Active vs. Passive File Transfer protocols are two different ways of transferring files between a client and a server. When it comes to open source and free software to transfer your large files quickly and efficiently, a file transfer protocol is always on the top. However, the passive file transfer protocol PFTP is preferred more than the active one. Let’s see what creates the difference.

Active File Transfer Protocol

File transfer protocol is the process of transferring data via the FTP server to your computer’s FTP client. Here is active file transfer in a nutshell.

  • Any random port from the FTP client is supposed to be connected to port 21 on the FTP server that activates the PORT command. It decides which client-side port a server should connect to. This pathway will be used for data channeling that differs from the port used for command channels.
  • Now, the server from port 20 connects to the client’s port specified for data channeling. Once the data channel is established, files can be transferred between the client and server.

The major drawback of active FTP is that a firewall is easily created between server and client, hindering the gateway of sending and receiving messages. Furthermore, there are high chances of ransomware attacks because the message is not encrypted for safety purposes.

Passive File Transfer Protocol

PFTP is a simple protocol that uses a client-server model. The client initiates a connection with the server, and the server then responds with a list of available files. The client can then select a file to download.

In PASV FTP, the command is again given by a client; however, instead of applying for the PORT command, the client requests the passive command. The server replies to the command by specifying the port number, allowing data transfer. The following steps will help you to understand the process more clearly.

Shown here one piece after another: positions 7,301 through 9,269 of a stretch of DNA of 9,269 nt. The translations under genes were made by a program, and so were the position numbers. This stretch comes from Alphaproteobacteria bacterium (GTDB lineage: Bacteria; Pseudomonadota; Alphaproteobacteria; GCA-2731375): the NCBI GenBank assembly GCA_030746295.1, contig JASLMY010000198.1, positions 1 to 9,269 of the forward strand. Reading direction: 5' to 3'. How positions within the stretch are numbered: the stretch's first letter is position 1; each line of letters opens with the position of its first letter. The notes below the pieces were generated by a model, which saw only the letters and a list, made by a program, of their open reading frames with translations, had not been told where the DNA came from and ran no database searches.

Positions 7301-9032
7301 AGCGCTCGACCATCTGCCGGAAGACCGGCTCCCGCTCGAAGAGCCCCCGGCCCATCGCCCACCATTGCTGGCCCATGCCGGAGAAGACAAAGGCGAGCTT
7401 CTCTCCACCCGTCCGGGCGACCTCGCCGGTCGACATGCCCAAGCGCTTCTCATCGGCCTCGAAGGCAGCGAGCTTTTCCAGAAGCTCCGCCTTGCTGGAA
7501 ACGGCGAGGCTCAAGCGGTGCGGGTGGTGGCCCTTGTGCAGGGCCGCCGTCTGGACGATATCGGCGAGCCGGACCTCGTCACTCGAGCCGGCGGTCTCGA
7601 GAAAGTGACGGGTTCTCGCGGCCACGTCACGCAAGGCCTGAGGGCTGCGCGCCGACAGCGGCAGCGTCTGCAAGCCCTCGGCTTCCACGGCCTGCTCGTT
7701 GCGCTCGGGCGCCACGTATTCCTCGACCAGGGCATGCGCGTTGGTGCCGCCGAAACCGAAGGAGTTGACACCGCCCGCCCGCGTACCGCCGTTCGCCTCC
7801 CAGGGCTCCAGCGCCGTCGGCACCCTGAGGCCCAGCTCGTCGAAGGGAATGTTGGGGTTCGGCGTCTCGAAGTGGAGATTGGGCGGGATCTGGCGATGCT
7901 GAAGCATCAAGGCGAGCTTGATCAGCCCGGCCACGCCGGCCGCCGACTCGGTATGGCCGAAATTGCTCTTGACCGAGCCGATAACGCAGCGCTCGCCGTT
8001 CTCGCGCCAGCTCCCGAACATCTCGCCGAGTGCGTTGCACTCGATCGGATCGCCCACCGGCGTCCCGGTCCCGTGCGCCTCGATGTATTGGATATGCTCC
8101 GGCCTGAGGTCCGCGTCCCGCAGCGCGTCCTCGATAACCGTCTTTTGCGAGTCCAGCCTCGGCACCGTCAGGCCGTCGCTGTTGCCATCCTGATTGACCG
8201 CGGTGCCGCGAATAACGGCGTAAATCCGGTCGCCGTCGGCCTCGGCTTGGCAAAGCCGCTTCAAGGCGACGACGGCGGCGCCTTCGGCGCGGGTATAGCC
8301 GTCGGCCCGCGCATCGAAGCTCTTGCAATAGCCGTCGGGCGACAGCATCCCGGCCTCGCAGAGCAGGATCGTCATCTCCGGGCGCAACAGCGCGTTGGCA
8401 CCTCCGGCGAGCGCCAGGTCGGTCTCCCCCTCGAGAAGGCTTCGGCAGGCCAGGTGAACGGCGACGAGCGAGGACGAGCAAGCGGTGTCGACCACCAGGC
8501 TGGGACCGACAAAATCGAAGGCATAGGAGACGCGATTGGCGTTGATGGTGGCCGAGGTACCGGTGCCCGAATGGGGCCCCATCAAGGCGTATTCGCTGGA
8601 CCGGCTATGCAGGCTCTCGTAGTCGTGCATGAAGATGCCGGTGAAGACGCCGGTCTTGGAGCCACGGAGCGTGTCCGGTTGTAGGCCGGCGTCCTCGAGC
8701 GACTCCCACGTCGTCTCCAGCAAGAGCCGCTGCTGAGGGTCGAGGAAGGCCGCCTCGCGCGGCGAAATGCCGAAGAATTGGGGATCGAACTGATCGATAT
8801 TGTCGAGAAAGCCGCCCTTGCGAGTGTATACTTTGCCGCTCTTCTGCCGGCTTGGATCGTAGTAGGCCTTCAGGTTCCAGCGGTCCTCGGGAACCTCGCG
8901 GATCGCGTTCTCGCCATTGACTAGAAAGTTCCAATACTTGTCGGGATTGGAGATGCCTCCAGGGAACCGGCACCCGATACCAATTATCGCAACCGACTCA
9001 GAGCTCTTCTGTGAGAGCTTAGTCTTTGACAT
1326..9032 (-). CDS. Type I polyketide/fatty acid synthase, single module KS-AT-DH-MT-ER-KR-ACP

• Any random port from the client’s computer is connected to port 21 on the server and requests a passive command. The server manifests what port it has opened for data channeling.
  • Now the client again connects from any random port to the port specified by the server in response. Once the connection is established, you are free to transfer data conveniently.

When it comes to beating a firewall, passive FTP is a total game-changer. Another great advantage of PASV FTP is that your message gets encrypted with safety barriers that reduce the chances of hacking while allowing you to transfer files safely and conveniently.

Understanding how these ports work can be difficult. Allow to be the knight in shining armor and help you transfer large files without getting into this mess of AFTP vs PFTP. With you can send your files free of cost without facing any hassle.

Good luck and happy sharing 🙂